• People march in downtown Los Angeles.
  • People protest outside Trump Tower in Manhattan.
  • Demonstrators protest outside the Chicago Theatre.
  • Demonstrators walk through Downtown San Diego.
  • A man gestures as he rides a hoverboard near a group of police officers on motorcycles during a demonstration in San Francisco.
  • People climb a pole outside Trump Tower during protests in Manhattan.

In a column for the Daily Beast website, entertainment reporter Kevin Fallon called Holliday a gay icon for her work on Broadway and said that Trump had surrounded himself with politicians who vocally oppose lesbian, gay, bisexual and transgender rights.

"For the gay community that has bolstered Holliday's, in her own words, embattled and difficult career, and cheered on her recent successes, the news (of Holliday's planned performance) feels like a betrayal. It is heartbreaking," Fallon wrote on Friday.

In her letter, Holliday wrote that she had originally agreed to perform for Trump as a "bi-partisan songbird" who had sung for four presidents, both Republican and Democratic, dating back to Ronald Reagan.

"I was honestly just thinking that I wanted my voice to be a healing and unifying force for hope through music to help our deeply polarised country," Holliday wrote.

"Regretfully, I did not take into consideration that my performing for the concert would actually instead be taken as a political act against my own personal beliefs and be mistaken for support of Donald Trump and Mike Pence," she said.

In addition to her career on Broadway, Holliday has found success on the pop charts and as a Gospel singer.

She won a Tony Award in 1982 for her role as Effie White in the original production of "Dreamgirls" and two Grammy Awards later that decade.

Read also: Anti-Trump protests kick off with Washington civil rights march

Anti-Trump protests kick off ahead of his White House inauguration

  • US civil rights activists vowed on Jan 14, 2017 to defend hard-fought gains in voting rights and criminal justice during the presidency of Donald Trump, kicking off a week of protests ahead of the Republican's inauguration.
  • About 2,000 mostly black protesters ignored steady rain to march and rally near Washington's Martin Luther King Jr. Memorial, as speakers urged them to fight for minority rights and President Barack Obama's signature healthcare law, which Trump has vowed to dismantle.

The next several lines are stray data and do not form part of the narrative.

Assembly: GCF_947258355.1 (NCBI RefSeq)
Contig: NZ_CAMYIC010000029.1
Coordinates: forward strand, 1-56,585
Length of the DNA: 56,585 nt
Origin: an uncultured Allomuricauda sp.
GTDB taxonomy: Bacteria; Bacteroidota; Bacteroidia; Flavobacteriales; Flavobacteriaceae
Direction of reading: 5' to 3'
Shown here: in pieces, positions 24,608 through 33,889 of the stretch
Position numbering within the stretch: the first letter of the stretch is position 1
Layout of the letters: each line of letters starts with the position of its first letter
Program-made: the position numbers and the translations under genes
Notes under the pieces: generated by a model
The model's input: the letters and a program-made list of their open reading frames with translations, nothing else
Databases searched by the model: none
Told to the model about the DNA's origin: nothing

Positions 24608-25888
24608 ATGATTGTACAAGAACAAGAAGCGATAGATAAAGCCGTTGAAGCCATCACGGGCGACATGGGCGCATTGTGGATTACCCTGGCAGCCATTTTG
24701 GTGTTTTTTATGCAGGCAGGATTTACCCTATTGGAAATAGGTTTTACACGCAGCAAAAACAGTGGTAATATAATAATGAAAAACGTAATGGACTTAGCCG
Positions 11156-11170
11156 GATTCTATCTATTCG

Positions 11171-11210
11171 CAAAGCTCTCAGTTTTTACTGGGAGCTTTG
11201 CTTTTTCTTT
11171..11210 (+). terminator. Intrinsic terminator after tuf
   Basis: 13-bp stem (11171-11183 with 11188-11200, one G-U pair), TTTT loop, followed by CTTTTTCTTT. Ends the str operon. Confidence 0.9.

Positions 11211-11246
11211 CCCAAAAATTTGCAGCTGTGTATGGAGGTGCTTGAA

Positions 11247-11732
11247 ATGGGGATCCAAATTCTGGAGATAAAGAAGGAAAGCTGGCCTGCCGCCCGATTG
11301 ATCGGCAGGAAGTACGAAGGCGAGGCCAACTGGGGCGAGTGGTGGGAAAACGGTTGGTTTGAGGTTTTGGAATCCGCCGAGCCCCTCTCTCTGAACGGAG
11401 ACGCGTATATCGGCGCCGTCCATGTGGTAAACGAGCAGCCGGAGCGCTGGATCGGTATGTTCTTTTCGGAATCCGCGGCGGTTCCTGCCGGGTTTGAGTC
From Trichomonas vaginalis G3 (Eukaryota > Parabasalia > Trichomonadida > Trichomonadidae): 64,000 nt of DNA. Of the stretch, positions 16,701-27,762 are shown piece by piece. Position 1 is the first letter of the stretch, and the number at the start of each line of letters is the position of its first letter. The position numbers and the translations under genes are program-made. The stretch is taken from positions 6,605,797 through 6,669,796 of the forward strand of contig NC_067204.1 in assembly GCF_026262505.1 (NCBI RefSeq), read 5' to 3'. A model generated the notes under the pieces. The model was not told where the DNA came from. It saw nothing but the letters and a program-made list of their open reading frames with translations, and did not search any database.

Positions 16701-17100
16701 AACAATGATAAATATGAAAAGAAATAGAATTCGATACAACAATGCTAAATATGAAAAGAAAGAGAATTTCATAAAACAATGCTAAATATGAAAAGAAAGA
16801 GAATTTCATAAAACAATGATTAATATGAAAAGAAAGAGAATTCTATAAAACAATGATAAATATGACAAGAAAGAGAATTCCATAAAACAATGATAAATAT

• The rally also included the Hispanic group La Raza, politicians, relatives of African-Americans slain by police, the National Urban League, Planned Parenthood and the Human Rights Campaign, an advocacy group for lesbian, gay, bisexual and transgender civil rights.
  • The rally came hours after Trump blasted U.S. Representative John Lewis after the Georgia Democrat and civil rights campaigner said Russia's alleged hacking aimed at helping Trump put his legitimacy into question.
  • The Rev. Al Sharpton, the rally's organiser and a veteran civil rights leader, said Democrats in Congress needed to be sent a simple message: "Get some backbone."
  • About 30 groups, almost all of them anti-Trump, have gotten permits to protest before, during and after the inauguration. Thousands of demonstrators have vowed to shut down the inauguration.
  • The National Mall in Washington could become a sea of bright pink the day after Donald Trump is inaugurated as US president if the vision of a pair of Los Angeles women is realized.
  • For two months, Krista Suh and Jayna Zweiman have called on people around the world to make 1.17 million pink "pussyhats" for those attending the Women's March, a rally on Jan. 21 organized with hopes of bringing attention to civil and human rights issues.
  • The women have asked volunteers around the world to help sew, crochet or knit pink hats with ears by using simple patterns available on the project's website.
  • The name of the hats comes partly from President-elect Trump's comments in an infamous 2005 tape that came to light during his campaign in which, discussing women, he said: "Grab them by the pXXXX. You can do anything."
  • They say it is easier than knitting a scarf, the typical starter project for novices.
  • Marchers can get a hat by contacting a maker through an online distribution system, through social media or at sites in Washington.
  • Organizers have said the protest could draw around 200,000 people, but Suh and Zweiman decided to aim for the 1.17 million people that could feasibly fit in the Mall.
  • For some knitters at the "pussyhat party" on Jan 13, it was hard to put the needles down as the deadline nears.

 

 

More about
DONALD TRUMP

VIDEOS TO WATCH

SERVICES